PCI challenges the Secretary’s S&S and negligence designations. PCI contends that the violation is not S&S because no miners were working near the forklift. Tr. 111. It argues that the forklift operator did not see any other individual in the vicinity of the forklift and contends that Inspector Hooker was unable to give an exact measurement as to the nearest miners in order to justify the S&S designation. Id. PCI disputes the moderate negligence designation because the operator only drove the forklift for ten to fifteen minutes, covered a short distance, and honked the horn prior to backing up. Tr. 110-111.


1.      The Violation


30 C.F.R. § 56.14132(a) provides that “[m]anually-operated horns or other audible warning devices provided on self-propelled mobile equipment as a safety feature shall be maintained in functional condition.” The Commission has defined “maintain” in the context of this standard to require that horns or audible warning devices must function at all times unless the equipment has been taken out of service for repair. Beverly Materials, LLC, 37 FMSHRC 1857, 1858 (Sept. 2015) citing Wake Stone Corp., 36 FMSHRC 825, 827 (Apr. 2014). The standard therefore “imposes a continuing responsibility on operators to ensure that safety alarms do not fall into a state of disrepair.” Wake Stone Corp., 36 FMSHRC at 827.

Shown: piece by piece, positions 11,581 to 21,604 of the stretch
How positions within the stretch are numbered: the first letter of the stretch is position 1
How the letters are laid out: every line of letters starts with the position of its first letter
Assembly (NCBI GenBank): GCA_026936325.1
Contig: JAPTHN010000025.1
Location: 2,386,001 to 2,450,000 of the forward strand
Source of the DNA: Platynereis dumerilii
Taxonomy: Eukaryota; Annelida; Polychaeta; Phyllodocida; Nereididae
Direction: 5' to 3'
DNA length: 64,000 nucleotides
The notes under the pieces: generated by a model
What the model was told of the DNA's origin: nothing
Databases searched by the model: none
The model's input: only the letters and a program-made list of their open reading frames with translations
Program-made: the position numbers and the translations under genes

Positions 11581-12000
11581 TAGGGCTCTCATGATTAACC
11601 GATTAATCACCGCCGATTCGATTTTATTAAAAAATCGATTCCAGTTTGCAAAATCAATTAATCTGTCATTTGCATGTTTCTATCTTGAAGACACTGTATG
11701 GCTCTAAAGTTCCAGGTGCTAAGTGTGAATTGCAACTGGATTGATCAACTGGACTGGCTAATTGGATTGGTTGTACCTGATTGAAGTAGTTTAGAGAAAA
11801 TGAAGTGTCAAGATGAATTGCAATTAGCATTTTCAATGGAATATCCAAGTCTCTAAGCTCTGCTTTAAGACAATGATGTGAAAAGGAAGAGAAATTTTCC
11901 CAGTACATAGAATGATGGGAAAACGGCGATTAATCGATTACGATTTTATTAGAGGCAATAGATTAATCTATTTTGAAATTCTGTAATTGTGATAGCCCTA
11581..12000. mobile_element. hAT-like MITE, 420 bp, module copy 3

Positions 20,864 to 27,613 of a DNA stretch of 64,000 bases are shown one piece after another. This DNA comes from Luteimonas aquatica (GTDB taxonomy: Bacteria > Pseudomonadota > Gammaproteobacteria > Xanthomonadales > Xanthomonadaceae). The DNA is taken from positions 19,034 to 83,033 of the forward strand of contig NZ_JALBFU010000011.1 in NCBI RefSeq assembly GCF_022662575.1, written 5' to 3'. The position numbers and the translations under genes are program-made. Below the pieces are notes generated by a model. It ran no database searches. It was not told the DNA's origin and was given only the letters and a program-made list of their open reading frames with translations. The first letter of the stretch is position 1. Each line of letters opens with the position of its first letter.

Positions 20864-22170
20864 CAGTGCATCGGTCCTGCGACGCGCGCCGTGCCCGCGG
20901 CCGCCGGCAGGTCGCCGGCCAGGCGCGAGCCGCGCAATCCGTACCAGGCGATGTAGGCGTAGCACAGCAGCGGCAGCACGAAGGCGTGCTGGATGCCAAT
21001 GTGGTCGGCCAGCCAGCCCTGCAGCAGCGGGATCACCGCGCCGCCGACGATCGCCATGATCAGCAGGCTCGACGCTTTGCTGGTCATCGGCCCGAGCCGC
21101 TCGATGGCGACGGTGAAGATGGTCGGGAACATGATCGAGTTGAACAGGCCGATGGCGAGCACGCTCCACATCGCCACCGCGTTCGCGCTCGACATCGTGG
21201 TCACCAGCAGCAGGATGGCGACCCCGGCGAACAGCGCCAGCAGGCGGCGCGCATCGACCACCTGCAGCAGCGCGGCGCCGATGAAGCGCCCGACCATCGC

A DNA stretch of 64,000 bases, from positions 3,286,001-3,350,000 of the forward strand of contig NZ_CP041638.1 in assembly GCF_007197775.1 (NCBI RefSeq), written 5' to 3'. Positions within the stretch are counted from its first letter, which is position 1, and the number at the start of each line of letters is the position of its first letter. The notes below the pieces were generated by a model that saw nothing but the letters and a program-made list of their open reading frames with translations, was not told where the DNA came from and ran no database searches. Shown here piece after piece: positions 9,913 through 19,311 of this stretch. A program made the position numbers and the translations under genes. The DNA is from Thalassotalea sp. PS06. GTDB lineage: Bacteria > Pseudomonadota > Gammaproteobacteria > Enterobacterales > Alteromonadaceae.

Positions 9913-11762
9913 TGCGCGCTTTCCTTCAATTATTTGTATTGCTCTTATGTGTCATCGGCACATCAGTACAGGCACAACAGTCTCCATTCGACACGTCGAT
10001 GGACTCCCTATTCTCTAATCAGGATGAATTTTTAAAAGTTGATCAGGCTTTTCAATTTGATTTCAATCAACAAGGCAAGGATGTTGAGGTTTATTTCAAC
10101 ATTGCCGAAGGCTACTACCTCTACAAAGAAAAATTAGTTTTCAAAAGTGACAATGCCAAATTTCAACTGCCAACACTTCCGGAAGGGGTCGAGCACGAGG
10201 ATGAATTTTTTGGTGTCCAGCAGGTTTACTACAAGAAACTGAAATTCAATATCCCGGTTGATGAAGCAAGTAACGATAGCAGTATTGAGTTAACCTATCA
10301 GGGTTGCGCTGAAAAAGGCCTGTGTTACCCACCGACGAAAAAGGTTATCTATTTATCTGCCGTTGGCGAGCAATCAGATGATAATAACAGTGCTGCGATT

The parties do not dispute that the forklift was in operation and that its back-up alarm did not work at the time of the inspection. Tr. 110. Inspector Hooker observed the forklift reverse without any alarm function activating. Tr. 24. Powell did not hear an alarm, and Meneses acknowledged that the alarm was inoperable. Tr. 23, 98. The alarm also failed to work twice when Inspector Hooker manually tested the system. Tr. 24. Since the forklift was in service and the backup alarm failed to function, I affirm the fact of violation. See Wake Stone Corp., 36 FMSHRC at 827.


2.      Significant and Substantial


Inspector Hooker designated the citation as S&S and reasonably likely to be fatal. I have already found that PCI violated § 56.14132(a), thereby satisfying the first element of the Mathies test.

            In regards to the second Mathies element, the Secretary must demonstrate the reasonable likelihood of the occurrence of the hazard that § 56.14132(a) is designed to prevent. Newtown Energy, Inc., 38 FMSHRC at 2037. Section 56.14132(a) imposes a continuing responsibility upon operators to ensure that audible safety alarms work at all times to prevent individuals or other vehicles from being struck by reversing equipment without warning. Rock Products, Inc., 40 FMSHRC 808, 820 (May 2018) (ALJ). I find that that the non-functional backup alarm was reasonably likely to contribute to the forklift’s accidental contact with a miner or other equipment. The forklift was performing work that required reversing the vehicle in a busy area of the mine. Tr. 25, 27. Inspector Hooker observed miners approximately 50 to 75 feet away walking toward the forklift while it was in operation. Tr. 34. The alarm was inoperable for at least two days. Tr. 27-28. PCI’s failure to maintain the forklift’s backup alarm therefore contributed to the reasonable likelihood that miners traveling through the finish mill area on foot or in a vehicle would be struck by the reversing forklift without any warning.